• NFT marketplaces: NFTs are crypto tokens with unique blockchain addresses on networks such as Solana and Ethereum. Solana’s growth makes finding markets offering NFT minting and trading services easier. OpenSea and Magic Eden are NFT marketplaces with Solana digital collectibles. 

  • Staking rewards: If Solana traders want to earn income on their SOL holdings, they can stake SOL coins and validate transactions on the Solana blockchain. Many crypto wallets, DeFi protocols, and crypto exchanges offer SOL staking services to help traders earn crypto rewards through validating transactions on Solana's PoS network.

  • Cryptocurrency payments: The Solana Pay payment processing system helps businesses use Solana's fast and zero-fee network. In partnership with fintech company Circle, Solana Pay relies on the stablecoin USDC to offer vendors and customers a convenient, safe, and transparent payment portal. Solana also offers a Solana Pay software development kit (SDK) for developers interested in building crypto payment integrations with the Solana blockchain.

What Type of Coin is Solana, and What's Its Purpose? 

As Solana's native cryptocurrency, SOL is primarily used to pay transaction fees on the Solana blockchain. Validators and delegators also stake SOL to participate in the blockchain's PoS consensus mechanism to confirm transactions and receive staking rewards. Therefore, SOL is essential for the Solana network's efficiency and security since validators must lock SOL on-chain to participate in the validation process.

Although some people refer to SOL as a token, it's technically a coin because it's inseparable from Solana's main blockchain. For context, tokens are built on top of a preexisting blockchain (similar to an add-on application), whereas coins are an essential part of a cryptocurrency's core network.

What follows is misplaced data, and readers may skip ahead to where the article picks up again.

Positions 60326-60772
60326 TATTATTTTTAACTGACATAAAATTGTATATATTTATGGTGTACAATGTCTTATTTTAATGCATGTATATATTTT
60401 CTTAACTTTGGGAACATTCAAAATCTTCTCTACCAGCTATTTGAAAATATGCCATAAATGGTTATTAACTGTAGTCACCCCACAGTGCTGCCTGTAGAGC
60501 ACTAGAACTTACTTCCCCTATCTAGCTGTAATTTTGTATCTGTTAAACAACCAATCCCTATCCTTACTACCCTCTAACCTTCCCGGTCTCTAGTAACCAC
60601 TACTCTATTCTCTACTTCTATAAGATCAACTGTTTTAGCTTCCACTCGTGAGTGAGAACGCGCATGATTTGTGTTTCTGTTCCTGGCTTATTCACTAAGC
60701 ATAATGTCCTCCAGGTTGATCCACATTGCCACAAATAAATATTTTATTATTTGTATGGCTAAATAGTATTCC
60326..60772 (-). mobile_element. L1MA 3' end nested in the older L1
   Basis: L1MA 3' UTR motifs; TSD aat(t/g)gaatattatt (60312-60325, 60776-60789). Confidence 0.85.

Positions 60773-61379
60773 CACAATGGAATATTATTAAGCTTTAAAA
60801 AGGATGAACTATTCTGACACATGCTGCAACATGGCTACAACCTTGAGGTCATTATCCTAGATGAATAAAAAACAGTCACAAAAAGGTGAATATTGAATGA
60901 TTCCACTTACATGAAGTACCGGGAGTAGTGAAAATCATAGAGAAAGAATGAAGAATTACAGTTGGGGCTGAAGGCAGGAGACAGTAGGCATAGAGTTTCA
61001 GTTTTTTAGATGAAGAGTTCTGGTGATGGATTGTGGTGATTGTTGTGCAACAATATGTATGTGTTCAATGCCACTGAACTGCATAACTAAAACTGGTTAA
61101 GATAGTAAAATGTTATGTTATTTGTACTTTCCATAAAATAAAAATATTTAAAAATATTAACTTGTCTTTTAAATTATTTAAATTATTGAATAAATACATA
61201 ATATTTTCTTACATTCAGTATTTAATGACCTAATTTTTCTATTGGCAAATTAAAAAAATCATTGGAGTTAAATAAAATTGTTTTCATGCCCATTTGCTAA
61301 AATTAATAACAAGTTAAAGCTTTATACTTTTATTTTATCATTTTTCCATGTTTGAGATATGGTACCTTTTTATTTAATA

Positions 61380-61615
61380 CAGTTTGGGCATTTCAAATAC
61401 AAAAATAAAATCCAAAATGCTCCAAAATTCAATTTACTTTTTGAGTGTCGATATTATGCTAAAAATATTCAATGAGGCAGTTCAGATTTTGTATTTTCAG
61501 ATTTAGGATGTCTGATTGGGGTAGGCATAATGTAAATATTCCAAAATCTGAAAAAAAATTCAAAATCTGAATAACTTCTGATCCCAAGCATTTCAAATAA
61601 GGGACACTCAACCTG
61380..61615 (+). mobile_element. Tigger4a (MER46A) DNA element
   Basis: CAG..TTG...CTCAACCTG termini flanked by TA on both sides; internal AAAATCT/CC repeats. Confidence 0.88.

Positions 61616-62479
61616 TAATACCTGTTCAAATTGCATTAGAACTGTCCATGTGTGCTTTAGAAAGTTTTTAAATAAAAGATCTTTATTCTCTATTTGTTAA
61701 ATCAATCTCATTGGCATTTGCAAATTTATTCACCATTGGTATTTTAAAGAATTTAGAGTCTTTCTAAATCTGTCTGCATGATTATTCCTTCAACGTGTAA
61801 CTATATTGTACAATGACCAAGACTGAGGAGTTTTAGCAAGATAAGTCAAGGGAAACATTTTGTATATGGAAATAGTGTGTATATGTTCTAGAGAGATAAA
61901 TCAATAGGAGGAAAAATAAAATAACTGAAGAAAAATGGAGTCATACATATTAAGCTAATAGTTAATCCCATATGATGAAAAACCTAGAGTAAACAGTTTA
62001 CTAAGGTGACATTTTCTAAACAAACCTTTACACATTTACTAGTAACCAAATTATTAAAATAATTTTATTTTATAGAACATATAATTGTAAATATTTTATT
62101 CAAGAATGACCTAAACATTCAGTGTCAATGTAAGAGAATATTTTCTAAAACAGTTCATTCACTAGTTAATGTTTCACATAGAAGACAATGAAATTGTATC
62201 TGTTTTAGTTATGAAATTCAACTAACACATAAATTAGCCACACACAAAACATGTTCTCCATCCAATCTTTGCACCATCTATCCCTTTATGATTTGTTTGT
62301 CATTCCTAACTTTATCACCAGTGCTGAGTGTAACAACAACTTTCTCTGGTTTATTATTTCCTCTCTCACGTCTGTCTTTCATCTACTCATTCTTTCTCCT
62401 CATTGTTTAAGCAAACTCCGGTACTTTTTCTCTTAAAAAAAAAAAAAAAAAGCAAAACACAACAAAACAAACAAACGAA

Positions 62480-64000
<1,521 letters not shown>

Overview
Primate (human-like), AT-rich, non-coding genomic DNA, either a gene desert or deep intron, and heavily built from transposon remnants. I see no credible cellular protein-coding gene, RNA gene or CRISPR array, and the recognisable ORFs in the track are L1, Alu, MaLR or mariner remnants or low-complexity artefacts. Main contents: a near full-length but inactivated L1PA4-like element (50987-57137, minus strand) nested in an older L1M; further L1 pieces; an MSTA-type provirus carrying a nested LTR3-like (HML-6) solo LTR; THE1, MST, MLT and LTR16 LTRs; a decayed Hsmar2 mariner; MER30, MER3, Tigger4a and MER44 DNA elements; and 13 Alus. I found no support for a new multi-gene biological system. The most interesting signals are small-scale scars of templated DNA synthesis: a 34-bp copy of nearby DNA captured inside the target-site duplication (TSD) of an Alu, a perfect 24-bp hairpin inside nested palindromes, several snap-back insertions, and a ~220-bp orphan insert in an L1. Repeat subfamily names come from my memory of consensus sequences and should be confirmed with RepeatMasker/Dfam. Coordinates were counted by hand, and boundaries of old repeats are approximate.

When traders ask, "What is the price of Solana?" they mean the market value per SOL coin. Traders interested in SOL's price visit third-party crypto price aggregator sites, such as CoinMarketCap and CoinGecko. It's also easy to find SOL's price on both centralized and decentralized cryptocurrency exchanges such as Coinbase and dYdX

How Does Solana Compare to Ethereum? 

Solana is one of a group of cryptocurrencies colloquially called "Ethereum killers" due to their many similarities with the Ethereum blockchain. Like Ethereum, Solana uses a PoS consensus mechanism, has open-source code, and lets developers create dApps with smart contracts. Although Solana and Ethereum share a few features and goals, Solana distinguishes itself in a few notable areas:  

  • Transaction speed: Solana's blockchain is one of the fastest in cryptocurrency, with an average throughput of 50,000 TPS. In contrast, the latest version of Ethereum processes about 20–25 TPS. 

  • Crypto transfer fees: In addition to its speed, Solana is well known for its comparatively low fees versus Ethereum. On average, it only costs $0.00025 to transfer SOL, while transactions on Ethereum cost a few dollars during regular network activity and can rise above $20 when blockchain congestion is high. 

  • Decentralization: At the time of writing, Solana has 2,476 validators, while Ethereum has more than 500,000. The smaller pool of validators helps Solana process payments faster than Ethereum, but it also means Solana isn't as decentralized. 

  • Programming language: Solana programmers primarily use the Rust coding language to develop their dApps, but Solana is opening up to other languages, such as C++. In contrast, Ethereum designed a proprietary coding language called Solidity for creating smart contract applications. 

  • Staking requirements: Validator nodes on the Ethereum blockchain must stake at least 32 ETH (or about $50,000 at the time of writing). Although Solana doesn't have a minimum staking level, validators must meet significant hardware requirements